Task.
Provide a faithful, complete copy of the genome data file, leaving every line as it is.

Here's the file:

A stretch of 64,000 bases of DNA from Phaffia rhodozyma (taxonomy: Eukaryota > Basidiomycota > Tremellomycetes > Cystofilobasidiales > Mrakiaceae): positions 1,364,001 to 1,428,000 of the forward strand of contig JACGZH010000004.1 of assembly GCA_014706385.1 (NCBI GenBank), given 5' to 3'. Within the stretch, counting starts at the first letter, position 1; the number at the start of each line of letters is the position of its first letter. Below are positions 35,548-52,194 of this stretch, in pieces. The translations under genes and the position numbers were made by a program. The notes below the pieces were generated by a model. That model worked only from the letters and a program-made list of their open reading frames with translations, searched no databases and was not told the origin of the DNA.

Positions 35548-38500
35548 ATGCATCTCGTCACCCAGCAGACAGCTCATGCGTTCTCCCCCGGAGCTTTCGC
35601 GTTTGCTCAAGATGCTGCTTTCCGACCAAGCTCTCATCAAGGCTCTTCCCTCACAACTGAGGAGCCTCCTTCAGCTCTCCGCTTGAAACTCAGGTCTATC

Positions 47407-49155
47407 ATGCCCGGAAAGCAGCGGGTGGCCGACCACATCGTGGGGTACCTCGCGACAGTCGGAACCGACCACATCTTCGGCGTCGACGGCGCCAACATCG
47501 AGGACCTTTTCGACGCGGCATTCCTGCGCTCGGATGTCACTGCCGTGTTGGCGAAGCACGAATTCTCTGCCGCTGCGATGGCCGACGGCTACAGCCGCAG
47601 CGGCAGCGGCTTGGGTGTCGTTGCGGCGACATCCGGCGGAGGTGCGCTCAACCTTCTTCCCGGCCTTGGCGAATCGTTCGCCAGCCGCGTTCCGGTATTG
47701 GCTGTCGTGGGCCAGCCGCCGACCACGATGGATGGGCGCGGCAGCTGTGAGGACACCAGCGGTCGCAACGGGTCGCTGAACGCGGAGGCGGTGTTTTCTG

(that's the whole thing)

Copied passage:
A stretch of 64,000 bases of DNA from Phaffia rhodozyma (taxonomy: Eukaryota > Basidiomycota > Tremellomycetes > Cystofilobasidiales > Mrakiaceae): positions 1,364,001 to 1,428,000 of the forward strand of contig JACGZH010000004.1 of assembly GCA_014706385.1 (NCBI GenBank), given 5' to 3'. Within the stretch, counting starts at the first letter, position 1; the number at the start of each line of letters is the position of its first letter. Below are positions 35,548-52,194 of this stretch, in pieces. The translations under genes and the position numbers were made by a program. The notes below the pieces were generated by a model. That model worked only from the letters and a program-made list of their open reading frames with translations, searched no databases and was not told the origin of the DNA.

Positions 35548-38500
35548 ATGCATCTCGTCACCCAGCAGACAGCTCATGCGTTCTCCCCCGGAGCTTTCGC
35601 GTTTGCTCAAGATGCTGCTTTCCGACCAAGCTCTCATCAAGGCTCTTCCCTCACAACTGAGGAGCCTCCTTCAGCTCTCCGCTTGAAACTCAGGTCTATC

Positions 47407-49155
47407 ATGCCCGGAAAGCAGCGGGTGGCCGACCACATCGTGGGGTACCTCGCGACAGTCGGAACCGACCACATCTTCGGCGTCGACGGCGCCAACATCG
47501 AGGACCTTTTCGACGCGGCATTCCTGCGCTCGGATGTCACTGCCGTGTTGGCGAAGCACGAATTCTCTGCCGCTGCGATGGCCGACGGCTACAGCCGCAG
47601 CGGCAGCGGCTTGGGTGTCGTTGCGGCGACATCCGGCGGAGGTGCGCTCAACCTTCTTCCCGGCCTTGGCGAATCGTTCGCCAGCCGCGTTCCGGTATTG
47701 GCTGTCGTGGGCCAGCCGCCGACCACGATGGATGGGCGCGGCAGCTGTGAGGACACCAGCGGTCGCAACGGGTCGCTGAACGCGGAGGCGGTGTTTTCTG